author of The Night Guest
Ten Terrifying Questions
1. To begin with why don’t you tell us a little bit about yourself – where were you born? Raised? Schooled?
I was born and raised in Sydney, in a house with a long garden and a palm tree that looked exactly like a pineapple. I went to my local primary school and then to MLC School Burwood; when I finished school, I did an Arts degree at Sydney University. After working in magazines for a few years, I moved to England to study for a PhD at Cambridge University and later still did a Master of Fine Arts in fiction at the University of Texas. I moved back to Sydney in December 2012.
2. What did you want to be when you were 12, 18 and 30? And why?
At 12, 18 and 30, I wanted to be a writer. I’ve wanted to be a writer ever since I discovered that real, living people wrote books.
3. What strongly held belief did you have at eighteen that you do not have now?
I believed it would be 100% glamorous to be a writer.
4. What were three works of art – book or painting or piece of music, etc – you can now say, had a great effect on you and influenced your own development as a writer?
There have been many, but here are three that stand out: as a teenager on a school excursion to Canberra, I saw the Caravaggio painting ‘Judith Beheading Holofernes’ and was completely enthralled by the lucidity of its narrative moment. Also as a teenager, I read Virginia Woolf’s A Room of One’s Own and felt that the world had finally been explained to me.
More recently, reading Patrick White’s collection of short stories, The Burnt Ones, sent my work in a new direction – I’d lived overseas for many years, and rediscovering White (and particularly White on Greece) opened up a new way of writing about and away from and because of home.
5. Considering the innumerable artistic avenues open to you, why did you choose to write a novel?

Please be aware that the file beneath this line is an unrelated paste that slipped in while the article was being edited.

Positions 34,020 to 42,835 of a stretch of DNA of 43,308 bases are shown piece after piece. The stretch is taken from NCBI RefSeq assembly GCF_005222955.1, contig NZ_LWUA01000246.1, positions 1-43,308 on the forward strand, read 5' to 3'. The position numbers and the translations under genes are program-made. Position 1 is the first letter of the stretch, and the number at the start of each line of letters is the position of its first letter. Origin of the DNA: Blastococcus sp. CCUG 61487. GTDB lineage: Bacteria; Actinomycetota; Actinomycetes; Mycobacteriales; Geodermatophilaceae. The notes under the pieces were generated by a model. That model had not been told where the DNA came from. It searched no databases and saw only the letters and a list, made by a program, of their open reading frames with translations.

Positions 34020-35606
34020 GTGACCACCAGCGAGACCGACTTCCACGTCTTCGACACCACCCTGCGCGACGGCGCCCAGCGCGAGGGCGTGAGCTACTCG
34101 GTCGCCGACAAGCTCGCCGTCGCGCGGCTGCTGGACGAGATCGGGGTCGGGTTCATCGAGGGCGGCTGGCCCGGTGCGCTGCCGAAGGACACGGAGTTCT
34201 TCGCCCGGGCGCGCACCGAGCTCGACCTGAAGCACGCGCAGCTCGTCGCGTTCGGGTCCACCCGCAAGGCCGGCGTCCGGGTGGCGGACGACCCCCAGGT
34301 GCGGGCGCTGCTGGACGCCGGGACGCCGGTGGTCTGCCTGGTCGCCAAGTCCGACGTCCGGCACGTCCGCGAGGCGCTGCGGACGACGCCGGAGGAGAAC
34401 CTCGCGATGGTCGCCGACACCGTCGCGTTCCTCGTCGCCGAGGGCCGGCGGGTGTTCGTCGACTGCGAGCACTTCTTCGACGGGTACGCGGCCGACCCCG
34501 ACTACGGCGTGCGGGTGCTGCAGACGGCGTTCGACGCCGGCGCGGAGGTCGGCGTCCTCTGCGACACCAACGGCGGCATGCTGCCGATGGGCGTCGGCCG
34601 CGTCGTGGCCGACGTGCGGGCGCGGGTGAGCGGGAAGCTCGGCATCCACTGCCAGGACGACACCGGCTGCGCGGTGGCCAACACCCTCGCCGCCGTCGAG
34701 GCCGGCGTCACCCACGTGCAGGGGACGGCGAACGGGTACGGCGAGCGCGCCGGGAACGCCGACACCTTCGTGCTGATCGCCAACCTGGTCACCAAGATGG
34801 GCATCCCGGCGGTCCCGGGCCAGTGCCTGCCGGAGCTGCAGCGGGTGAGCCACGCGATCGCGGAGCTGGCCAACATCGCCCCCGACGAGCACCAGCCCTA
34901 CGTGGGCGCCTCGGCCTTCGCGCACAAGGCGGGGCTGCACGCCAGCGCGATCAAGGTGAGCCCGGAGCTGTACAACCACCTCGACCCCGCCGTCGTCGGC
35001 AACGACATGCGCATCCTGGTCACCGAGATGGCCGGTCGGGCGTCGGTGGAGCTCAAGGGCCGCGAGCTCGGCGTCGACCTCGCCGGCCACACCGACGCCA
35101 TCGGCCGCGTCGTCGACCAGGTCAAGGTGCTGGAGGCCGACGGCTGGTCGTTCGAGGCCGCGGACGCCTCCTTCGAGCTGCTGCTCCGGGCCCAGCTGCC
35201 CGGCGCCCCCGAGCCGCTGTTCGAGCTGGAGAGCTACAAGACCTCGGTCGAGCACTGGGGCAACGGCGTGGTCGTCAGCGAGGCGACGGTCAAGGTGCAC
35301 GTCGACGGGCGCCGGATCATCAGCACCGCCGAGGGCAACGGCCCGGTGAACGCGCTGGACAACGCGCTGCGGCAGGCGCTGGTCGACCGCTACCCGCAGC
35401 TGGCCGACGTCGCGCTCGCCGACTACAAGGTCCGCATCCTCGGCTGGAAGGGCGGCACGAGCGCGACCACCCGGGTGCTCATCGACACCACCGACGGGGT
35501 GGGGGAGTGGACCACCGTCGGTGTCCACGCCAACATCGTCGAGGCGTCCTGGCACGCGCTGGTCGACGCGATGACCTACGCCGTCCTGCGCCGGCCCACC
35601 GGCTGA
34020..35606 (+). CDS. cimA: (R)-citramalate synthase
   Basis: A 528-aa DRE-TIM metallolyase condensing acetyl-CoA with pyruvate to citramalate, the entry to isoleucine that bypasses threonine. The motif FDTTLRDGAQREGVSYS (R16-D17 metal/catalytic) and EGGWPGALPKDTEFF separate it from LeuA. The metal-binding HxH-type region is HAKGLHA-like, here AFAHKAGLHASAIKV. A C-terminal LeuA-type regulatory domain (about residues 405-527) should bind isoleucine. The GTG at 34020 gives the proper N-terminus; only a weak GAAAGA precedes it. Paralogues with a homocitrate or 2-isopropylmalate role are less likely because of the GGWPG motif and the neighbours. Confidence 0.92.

My mother worked in a bookshop and our house was full of books, which I assume is why I wrote my first ‘novel’ when I was six years old: an eleven chapter masterpiece called ‘The Fake God’. Mum typed it up and my brother illustrated it. It borrowed heavily from the Narnia series, and mum has never forgiven me for killing off the mother on the first page. It was many years before I actually read a novel, of course, but it seems to have been a long-held ambition of mine to write one.
The Night Guest is a book about Ruth, a widow in her seventies, an independent but lonely woman who has lived a life she considers in some ways extraordinary (her parents were missionary doctors and she grew up in Fiji) and in others very ordinary (as a young woman she moved to Australia, where she married and had two sons).
The book begins on the night Ruth wakes up convinced she can hear a tiger in her lounge room; the next day, a woman called Frida arrives, announcing she’s been sent by the government as Ruth’s carer. The Night Guest follows Ruth and Frida’s relationship as it takes strange and stranger forms, with that uncanny tiger prowling in the night.
7. What do you hope people take away with them after reading your work?
I hope people are haunted by the story they’ve just read; that they’re left thinking about trust, dependence, aging, and the ways the past can colonise the present. A lot of people have told me they call their mothers more often after reading my book!
8. Whom do you most admire in the realm of writing and why?
Among living writers, I most admire Marilynne Robinson, who writes books of great intelligence and beauty. She seems to have an extraordinarily generous mind.
9. Many artists set themselves very ambitious goals. What are yours?
My goal is to spend as much of my life as possible writing good books.
10. What advice do you give aspiring writers?
The same advice that was given to me: read everything, work hard and be patient.
Fiona, thank you for playing.
Our own Andrew Cattanach has read The Night Guest and we’ll be posting his review tomorrow. Don’t forget to visit The Booktopia Blog tomorrow to check out his thoughts!